Described by Google as a way to “Reach the people you know more easily”, Google will enable messaging via Google+, to a Google user’s Gmail inbox, even if you don’t know the recipient’s email address.
It hasn’t rolled to anyone in our office yet, so I don’t have complete details, but various publications have written about it in the last 24 hours. According to Time Magazine’s TimeTech blog:
“When you send a Gmail, Google will automatically suggest contacts you’ve added to your Google Plus circles (adding a Google+ user to a circle is a one-way street, it doesn’t require that person’s permission as “friending” on Facebook does).”
You may think that your kids are not using Google+, but think again. Recently Google changed the YouTube comments policy so that you need a Google+ account in order to comment on a YouTube video – and almost every kid uses YouTube in some shape or form.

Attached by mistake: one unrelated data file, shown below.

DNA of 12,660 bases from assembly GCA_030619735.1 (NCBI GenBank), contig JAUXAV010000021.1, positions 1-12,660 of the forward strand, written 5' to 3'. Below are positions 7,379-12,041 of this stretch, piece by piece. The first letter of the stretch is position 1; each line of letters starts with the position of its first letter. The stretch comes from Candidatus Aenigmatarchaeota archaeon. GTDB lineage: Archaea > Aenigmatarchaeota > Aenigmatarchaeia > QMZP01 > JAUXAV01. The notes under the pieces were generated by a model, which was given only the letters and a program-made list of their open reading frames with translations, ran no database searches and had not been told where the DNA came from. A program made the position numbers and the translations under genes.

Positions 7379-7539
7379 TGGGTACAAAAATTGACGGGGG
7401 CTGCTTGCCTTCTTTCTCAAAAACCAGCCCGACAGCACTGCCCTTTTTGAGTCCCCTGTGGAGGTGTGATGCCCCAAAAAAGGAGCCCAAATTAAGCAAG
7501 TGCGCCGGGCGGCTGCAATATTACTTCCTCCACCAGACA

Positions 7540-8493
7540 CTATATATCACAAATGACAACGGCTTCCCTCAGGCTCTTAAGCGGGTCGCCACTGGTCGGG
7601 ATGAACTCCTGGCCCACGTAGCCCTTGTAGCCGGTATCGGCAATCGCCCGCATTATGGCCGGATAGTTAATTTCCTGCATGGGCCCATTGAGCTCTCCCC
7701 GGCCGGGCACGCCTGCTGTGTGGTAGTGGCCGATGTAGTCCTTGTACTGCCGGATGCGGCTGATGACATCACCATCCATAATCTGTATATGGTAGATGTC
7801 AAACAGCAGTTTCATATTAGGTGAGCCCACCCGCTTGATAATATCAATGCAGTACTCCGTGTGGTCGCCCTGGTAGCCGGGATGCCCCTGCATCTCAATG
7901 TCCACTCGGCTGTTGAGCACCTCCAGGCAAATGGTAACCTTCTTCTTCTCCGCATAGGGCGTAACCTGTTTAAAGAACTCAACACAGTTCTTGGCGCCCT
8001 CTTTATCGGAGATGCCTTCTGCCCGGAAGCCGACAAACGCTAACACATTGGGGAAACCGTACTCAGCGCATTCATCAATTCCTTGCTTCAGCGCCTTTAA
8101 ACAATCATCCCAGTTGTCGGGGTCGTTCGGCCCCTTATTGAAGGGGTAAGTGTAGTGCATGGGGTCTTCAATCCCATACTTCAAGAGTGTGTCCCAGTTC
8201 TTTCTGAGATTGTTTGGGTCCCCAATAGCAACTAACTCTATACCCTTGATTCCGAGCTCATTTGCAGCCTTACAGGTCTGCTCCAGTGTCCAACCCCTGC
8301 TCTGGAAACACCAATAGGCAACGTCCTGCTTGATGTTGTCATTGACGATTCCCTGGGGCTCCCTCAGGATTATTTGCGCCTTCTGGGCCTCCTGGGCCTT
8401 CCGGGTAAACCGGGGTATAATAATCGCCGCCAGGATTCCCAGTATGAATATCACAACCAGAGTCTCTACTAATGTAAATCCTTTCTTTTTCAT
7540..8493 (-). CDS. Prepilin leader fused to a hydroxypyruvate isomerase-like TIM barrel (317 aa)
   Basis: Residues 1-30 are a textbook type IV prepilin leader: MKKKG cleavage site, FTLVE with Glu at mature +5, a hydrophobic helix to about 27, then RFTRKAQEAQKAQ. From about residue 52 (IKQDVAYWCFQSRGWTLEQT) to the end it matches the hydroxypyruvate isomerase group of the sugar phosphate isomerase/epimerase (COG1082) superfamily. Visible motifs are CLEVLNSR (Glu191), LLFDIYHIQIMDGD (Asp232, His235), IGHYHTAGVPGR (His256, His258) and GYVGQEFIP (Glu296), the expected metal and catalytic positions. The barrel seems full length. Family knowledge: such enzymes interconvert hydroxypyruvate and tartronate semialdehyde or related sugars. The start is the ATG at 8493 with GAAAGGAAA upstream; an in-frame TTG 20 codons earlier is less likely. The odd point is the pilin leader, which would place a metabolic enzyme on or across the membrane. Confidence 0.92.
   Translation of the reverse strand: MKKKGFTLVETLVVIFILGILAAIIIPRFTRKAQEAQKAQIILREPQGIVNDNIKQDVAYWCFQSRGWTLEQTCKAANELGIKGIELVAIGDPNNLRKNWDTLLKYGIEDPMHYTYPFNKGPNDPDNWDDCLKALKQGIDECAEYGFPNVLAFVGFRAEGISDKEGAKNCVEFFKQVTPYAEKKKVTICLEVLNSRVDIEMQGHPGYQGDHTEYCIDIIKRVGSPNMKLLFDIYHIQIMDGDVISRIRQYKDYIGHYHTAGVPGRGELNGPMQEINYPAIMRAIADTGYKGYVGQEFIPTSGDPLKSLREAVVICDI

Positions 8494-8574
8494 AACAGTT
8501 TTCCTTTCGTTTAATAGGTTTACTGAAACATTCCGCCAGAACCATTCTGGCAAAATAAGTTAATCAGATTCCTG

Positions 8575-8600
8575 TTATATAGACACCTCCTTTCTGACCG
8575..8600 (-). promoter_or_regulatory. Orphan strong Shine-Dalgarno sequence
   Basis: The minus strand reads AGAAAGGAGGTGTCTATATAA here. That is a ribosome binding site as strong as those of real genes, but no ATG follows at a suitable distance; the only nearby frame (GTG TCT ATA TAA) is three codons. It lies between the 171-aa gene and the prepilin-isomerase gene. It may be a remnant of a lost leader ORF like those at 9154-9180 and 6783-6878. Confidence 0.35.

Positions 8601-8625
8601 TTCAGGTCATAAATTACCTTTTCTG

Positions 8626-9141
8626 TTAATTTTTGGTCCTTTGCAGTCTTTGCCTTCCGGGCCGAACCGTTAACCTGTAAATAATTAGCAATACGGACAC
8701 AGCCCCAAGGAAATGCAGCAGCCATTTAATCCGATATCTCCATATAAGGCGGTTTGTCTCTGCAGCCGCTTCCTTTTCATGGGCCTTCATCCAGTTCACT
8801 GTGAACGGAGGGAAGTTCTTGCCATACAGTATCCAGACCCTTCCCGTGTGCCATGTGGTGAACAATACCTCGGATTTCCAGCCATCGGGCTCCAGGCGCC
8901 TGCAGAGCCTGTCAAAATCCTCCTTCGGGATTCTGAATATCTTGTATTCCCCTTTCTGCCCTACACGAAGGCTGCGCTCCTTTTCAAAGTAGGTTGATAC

If this rolls out along the lines of the reports we’ve read, let’s say that your child posts a YouTube video or comments on an age-appropriate video after viewing. A predator or cyberbully could then see their Google+ handle (same as the YouTube handle), add them to a circle and send a message to their email inbox. Not good.
According to reports we’ve read, and thankfully for parents, there will be an opt-out for receiving Gmail messages via Google+. We’ll be monitoring this closely, and will have more to say after the changes roll out to our accounts.
Contact ThirdParent any time for help and resources for monitoring teen internet activity.